Snoring can be a sign of sleep apnea, a serious disorder that multiplies your risk of high blood pressure and possibly type 2 diabetes. So if you snore badly—or your bedmate says you do—your first step should be to talk with a doctor, who might refer you to a sleep clinic to rule out that health problem and, if you have it, treat it. But many snorers don't have sleep apnea. What to do then?

A few simple steps might help you stop snoring:

  • Shed those extra pounds. Being overweight can cause flabby throat tissue.
  • Quit smoking. That's easier said than done, but tobacco smoke can irritate the membranes in the throat. 
  • Avoid drinking alcohol close to bedtime. It can make the muscles in your throat too relaxed.  
  • Ask your doctor whether you might benefit from occasional use of a steroid nasal spray.
  • Sleep on your side. That helps open up your airway.  

Try Exercises That Target Flabby Tissue in Your Mouth and Throat

Snoring is caused when soft tissue in your throat partially blocks the airway, and airflow causes the tissue to vibrate, producing the telltale noise.

Researchers in Brazil found that when volunteers performed mouth “strength training” moves for three months it reduced the frequency of snoring by 36 percent and the intensity of snores by 59 percent. In contrast, a group who wore nasal-dilator strips to sleep saw minimal improvements, as measured by sleep studies and reports by their bed partners.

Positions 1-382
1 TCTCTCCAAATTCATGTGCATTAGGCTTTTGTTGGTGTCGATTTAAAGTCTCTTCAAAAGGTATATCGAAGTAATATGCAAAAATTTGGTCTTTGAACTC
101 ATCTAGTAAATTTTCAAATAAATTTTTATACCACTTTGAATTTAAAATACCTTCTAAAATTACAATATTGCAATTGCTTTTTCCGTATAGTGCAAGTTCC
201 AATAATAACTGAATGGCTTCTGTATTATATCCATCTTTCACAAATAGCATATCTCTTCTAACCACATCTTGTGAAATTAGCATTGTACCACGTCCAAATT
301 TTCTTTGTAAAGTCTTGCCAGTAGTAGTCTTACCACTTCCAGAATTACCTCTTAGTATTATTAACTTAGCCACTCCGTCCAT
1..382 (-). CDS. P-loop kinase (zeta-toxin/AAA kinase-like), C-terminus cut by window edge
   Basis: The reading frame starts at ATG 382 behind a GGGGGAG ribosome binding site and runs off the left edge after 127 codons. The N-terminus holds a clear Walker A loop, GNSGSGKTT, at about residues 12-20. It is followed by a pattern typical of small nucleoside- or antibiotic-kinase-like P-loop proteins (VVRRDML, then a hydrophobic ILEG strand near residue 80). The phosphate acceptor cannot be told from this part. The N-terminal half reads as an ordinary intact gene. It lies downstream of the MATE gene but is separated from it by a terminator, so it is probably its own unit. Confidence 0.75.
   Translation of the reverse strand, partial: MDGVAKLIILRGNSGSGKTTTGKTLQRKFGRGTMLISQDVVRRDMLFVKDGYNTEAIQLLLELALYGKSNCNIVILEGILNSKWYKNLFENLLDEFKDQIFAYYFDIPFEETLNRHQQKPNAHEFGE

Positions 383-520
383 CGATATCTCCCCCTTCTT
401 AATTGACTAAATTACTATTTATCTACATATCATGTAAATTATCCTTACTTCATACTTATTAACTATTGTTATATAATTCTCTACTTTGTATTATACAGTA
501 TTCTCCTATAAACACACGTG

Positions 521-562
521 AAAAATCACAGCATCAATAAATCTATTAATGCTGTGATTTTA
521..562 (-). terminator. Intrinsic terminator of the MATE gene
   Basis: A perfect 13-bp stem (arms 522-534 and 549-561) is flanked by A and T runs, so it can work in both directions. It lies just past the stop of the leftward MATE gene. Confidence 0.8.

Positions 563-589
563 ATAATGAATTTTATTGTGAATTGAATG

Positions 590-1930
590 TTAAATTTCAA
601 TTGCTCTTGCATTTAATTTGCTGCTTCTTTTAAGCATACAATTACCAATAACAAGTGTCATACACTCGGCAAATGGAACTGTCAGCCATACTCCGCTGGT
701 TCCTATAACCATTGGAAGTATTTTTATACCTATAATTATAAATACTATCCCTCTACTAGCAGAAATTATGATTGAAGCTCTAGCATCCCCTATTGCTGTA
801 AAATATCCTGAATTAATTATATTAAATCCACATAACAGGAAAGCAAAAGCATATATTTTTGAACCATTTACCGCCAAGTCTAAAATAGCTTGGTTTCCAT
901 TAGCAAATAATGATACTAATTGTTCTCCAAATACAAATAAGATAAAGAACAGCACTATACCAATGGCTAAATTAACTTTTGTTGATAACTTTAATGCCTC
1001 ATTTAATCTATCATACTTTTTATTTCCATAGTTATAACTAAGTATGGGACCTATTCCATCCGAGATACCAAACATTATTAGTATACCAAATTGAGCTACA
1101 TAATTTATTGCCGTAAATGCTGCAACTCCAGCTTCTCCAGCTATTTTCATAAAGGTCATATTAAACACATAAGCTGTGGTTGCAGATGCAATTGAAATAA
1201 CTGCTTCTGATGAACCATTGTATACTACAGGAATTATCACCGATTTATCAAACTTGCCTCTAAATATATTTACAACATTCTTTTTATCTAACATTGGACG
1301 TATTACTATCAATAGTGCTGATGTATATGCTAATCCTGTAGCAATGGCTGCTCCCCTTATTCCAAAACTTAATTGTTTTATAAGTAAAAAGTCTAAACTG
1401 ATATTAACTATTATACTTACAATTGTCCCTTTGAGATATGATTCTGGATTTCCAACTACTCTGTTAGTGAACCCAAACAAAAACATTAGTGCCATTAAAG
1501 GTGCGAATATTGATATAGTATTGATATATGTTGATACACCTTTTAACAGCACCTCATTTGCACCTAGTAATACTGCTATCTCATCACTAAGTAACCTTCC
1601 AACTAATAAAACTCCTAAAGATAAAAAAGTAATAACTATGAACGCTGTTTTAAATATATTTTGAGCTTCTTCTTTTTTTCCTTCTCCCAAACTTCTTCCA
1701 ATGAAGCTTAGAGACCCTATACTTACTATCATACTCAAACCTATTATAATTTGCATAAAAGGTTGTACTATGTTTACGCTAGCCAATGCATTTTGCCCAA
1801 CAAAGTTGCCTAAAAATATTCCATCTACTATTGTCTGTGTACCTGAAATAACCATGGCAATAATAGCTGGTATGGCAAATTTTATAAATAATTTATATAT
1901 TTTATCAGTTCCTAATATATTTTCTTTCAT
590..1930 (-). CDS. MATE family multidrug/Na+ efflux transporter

The short exercise routine, performed three times a day, includes moves that the researchers say can be done after brushing your teeth or even while driving your car. Here are four exercises to try to help you stop snoring:

Exercise 1: Push the tip of the tongue against the roof of the mouth and slide the tongue backward. Repeat 20 times.

Exercise 2: Suck the tongue upward against the roof of the mouth and press the entire tongue against the roof of the mouth. Relax the tongue and repeat. Repeat 20 times.

Exercise 3: Force the back of the tongue against the floor of the mouth while keeping the tip of the tongue in contact with the bottom front teeth. Repeat 20 times.

Exercise 4: Elevate the soft palate (the back of the roof of the mouth) and the uvula (the fleshy protrusion that hangs from the soft palate) while making the vowel sound "A." Repeat 20 times.